Forté, located in Melbourne’s Victoria Harbour, is the first Cross Laminated Timber (CLT) building in Australia and the tallest timber apartment building in the world.
The 10-storey-building, which recently took home top honours at the 2013 Australian Timber Design Awards, was built using CLT – an innovative material with a structural strength equal to the traditionally used concrete and steel.
The timber was sourced from certified sustainably managed forests in an effort to build a model for future sustainable developments.
“Forté is built on the principle that what is good for the environment is good for the resident too,” said Forte designers and builders Lend Lease. “Using innovative technology, timber panels undergo a process whereby they are stacked at right angles and bonded together over their entire surface and then hydraulically pressed.”
“This process delivers a viable alternative to concrete and steel that can withstand the same pressure as prefabricated concrete. Being designed and produced in a factory environment means it is also faster to build, cost effective, cleaner and has a higher quality finish.”
The 32-metre building features 23 residential apartments, including seven one-bedroom apartments, 14 two-bedroom apartments and two two-bedroom penthouses, as well as ground floor retail.
Each apartment in the $11 million building has been designed to make the most of sunlight and natural ventilation and to be thermally efficient, requiring less energy for heating and cooling and creating a healthier and more natural living environment for its occupants.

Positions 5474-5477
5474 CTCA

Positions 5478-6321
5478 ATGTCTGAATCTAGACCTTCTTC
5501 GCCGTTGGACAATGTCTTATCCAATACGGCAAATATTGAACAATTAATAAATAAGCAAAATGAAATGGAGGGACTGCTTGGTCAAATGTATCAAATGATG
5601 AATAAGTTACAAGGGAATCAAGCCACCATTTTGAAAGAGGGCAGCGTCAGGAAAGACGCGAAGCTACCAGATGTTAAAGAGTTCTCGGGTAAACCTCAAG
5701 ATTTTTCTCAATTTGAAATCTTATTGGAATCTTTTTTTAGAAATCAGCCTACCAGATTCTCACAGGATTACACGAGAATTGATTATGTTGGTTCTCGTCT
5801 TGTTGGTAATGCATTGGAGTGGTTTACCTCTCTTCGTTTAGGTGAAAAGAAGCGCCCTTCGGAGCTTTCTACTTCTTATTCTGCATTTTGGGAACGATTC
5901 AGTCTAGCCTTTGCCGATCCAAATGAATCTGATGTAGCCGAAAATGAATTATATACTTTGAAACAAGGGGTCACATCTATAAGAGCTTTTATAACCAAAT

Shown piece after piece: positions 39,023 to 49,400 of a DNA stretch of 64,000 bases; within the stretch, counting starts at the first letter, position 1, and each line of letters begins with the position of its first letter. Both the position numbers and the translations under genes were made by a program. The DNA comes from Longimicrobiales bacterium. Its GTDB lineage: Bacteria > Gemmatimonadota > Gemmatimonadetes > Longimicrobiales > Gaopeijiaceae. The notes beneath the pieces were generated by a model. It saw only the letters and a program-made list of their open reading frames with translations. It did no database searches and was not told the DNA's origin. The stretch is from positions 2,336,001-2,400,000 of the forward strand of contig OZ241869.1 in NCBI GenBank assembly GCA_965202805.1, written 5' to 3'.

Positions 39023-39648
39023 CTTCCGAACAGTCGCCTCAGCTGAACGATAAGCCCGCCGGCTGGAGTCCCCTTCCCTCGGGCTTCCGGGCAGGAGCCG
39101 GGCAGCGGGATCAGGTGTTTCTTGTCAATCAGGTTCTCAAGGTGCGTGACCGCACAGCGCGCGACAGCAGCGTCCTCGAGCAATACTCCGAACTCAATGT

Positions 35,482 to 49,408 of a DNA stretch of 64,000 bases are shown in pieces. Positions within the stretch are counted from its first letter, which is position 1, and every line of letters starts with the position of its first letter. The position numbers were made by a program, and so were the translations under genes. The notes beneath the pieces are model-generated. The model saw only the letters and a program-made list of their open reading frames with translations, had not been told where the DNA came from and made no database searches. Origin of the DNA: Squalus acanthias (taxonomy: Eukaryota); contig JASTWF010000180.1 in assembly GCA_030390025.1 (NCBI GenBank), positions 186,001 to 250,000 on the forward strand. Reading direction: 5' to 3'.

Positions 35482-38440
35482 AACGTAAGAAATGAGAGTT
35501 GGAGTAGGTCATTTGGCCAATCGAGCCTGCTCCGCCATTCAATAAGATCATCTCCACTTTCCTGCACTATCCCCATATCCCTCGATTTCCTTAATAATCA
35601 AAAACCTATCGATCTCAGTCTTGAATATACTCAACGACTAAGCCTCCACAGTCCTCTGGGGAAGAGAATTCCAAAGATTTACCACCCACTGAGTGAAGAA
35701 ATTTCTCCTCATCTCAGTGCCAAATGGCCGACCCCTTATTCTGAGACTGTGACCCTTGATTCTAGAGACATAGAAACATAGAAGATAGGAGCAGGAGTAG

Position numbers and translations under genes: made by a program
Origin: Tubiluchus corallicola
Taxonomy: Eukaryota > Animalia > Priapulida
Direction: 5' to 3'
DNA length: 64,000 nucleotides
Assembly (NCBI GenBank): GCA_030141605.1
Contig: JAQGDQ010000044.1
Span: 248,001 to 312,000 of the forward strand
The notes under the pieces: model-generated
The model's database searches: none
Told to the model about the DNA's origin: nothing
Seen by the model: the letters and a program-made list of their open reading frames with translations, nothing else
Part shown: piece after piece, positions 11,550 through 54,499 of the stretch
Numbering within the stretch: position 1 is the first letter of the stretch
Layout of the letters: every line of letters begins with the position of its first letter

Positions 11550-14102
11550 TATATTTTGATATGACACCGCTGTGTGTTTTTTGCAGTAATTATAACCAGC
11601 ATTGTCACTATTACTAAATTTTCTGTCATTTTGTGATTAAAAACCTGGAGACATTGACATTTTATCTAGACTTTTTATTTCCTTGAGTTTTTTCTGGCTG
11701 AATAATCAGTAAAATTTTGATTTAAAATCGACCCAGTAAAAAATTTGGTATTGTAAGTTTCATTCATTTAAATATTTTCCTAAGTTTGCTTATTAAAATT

Forté was designed to reduce carbon dioxide emissions by more than 1,400 tonnes compared to concrete and steel – the equivalent of removing 345 cars from our roads.
In addition, each unit has a smart meter which links to an in-home display that shows real time and historic energy consumption data. While indoor environmental quality is maximized through high levels of daylight, solar shading and natural ventilation, chemical emissions from paints, carpets, joinery and wood products were reduced.
Vegetable gardens on balconies and the building’s proximity to the Victoria Harbour community garden further encourage a healthy lifestyle for Forté’s tenants, as does its convenient location near public transport and bike share facilities.
“Sustainability and a lowered environmental footprint have been the key drivers behind the wide use of engineered timber, referred to as Cross Laminated Timber (CLT), in Europe for more than decade. A building material that has been around for centuries, timber, enables the permanent capture of carbon so buildings become essentially carbon sinks,” the architects said.
“The shift to green technologies and materials, such as CLT, is paving the way for the future of sustainable development that will enable the concept of ‘green’ to go beyond buildings to how we create liveable, sustainable communities and cities.”